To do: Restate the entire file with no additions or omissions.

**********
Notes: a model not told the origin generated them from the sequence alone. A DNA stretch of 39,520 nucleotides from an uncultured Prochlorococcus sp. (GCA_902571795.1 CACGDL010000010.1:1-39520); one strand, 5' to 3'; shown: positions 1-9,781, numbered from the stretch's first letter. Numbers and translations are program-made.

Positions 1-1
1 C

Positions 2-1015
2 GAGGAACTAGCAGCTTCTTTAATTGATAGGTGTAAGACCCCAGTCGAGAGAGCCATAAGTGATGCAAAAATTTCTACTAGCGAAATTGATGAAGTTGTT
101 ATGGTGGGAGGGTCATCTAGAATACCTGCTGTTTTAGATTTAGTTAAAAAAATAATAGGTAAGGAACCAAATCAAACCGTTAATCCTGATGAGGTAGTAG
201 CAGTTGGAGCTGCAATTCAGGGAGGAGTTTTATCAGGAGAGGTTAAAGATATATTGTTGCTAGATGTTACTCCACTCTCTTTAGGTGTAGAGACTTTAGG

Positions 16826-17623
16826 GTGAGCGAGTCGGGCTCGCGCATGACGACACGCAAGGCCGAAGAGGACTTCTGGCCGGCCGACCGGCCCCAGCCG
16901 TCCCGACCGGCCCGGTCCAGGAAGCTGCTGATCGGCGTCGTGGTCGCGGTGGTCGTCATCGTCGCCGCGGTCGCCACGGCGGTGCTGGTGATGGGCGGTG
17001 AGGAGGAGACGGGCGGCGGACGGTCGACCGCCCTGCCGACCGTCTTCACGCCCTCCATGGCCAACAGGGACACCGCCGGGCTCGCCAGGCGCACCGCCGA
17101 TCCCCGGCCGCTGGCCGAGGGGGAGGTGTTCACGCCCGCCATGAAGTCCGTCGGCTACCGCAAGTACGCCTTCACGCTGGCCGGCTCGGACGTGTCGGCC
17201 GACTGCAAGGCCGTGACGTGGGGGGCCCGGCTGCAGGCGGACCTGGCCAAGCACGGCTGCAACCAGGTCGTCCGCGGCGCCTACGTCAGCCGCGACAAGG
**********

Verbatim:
Notes: a model not told the origin generated them from the sequence alone. A DNA stretch of 39,520 nucleotides from an uncultured Prochlorococcus sp. (GCA_902571795.1 CACGDL010000010.1:1-39520); one strand, 5' to 3'; shown: positions 1-9,781, numbered from the stretch's first letter. Numbers and translations are program-made.

Positions 1-1
1 C

Positions 2-1015
2 GAGGAACTAGCAGCTTCTTTAATTGATAGGTGTAAGACCCCAGTCGAGAGAGCCATAAGTGATGCAAAAATTTCTACTAGCGAAATTGATGAAGTTGTT
101 ATGGTGGGAGGGTCATCTAGAATACCTGCTGTTTTAGATTTAGTTAAAAAAATAATAGGTAAGGAACCAAATCAAACCGTTAATCCTGATGAGGTAGTAG
201 CAGTTGGAGCTGCAATTCAGGGAGGAGTTTTATCAGGAGAGGTTAAAGATATATTGTTGCTAGATGTTACTCCACTCTCTTTAGGTGTAGAGACTTTAGG

Positions 16826-17623
16826 GTGAGCGAGTCGGGCTCGCGCATGACGACACGCAAGGCCGAAGAGGACTTCTGGCCGGCCGACCGGCCCCAGCCG
16901 TCCCGACCGGCCCGGTCCAGGAAGCTGCTGATCGGCGTCGTGGTCGCGGTGGTCGTCATCGTCGCCGCGGTCGCCACGGCGGTGCTGGTGATGGGCGGTG
17001 AGGAGGAGACGGGCGGCGGACGGTCGACCGCCCTGCCGACCGTCTTCACGCCCTCCATGGCCAACAGGGACACCGCCGGGCTCGCCAGGCGCACCGCCGA
17101 TCCCCGGCCGCTGGCCGAGGGGGAGGTGTTCACGCCCGCCATGAAGTCCGTCGGCTACCGCAAGTACGCCTTCACGCTGGCCGGCTCGGACGTGTCGGCC
17201 GACTGCAAGGCCGTGACGTGGGGGGCCCGGCTGCAGGCGGACCTGGCCAAGCACGGCTGCAACCAGGTCGTCCGCGGCGCCTACGTCAGCCGCGACAAGG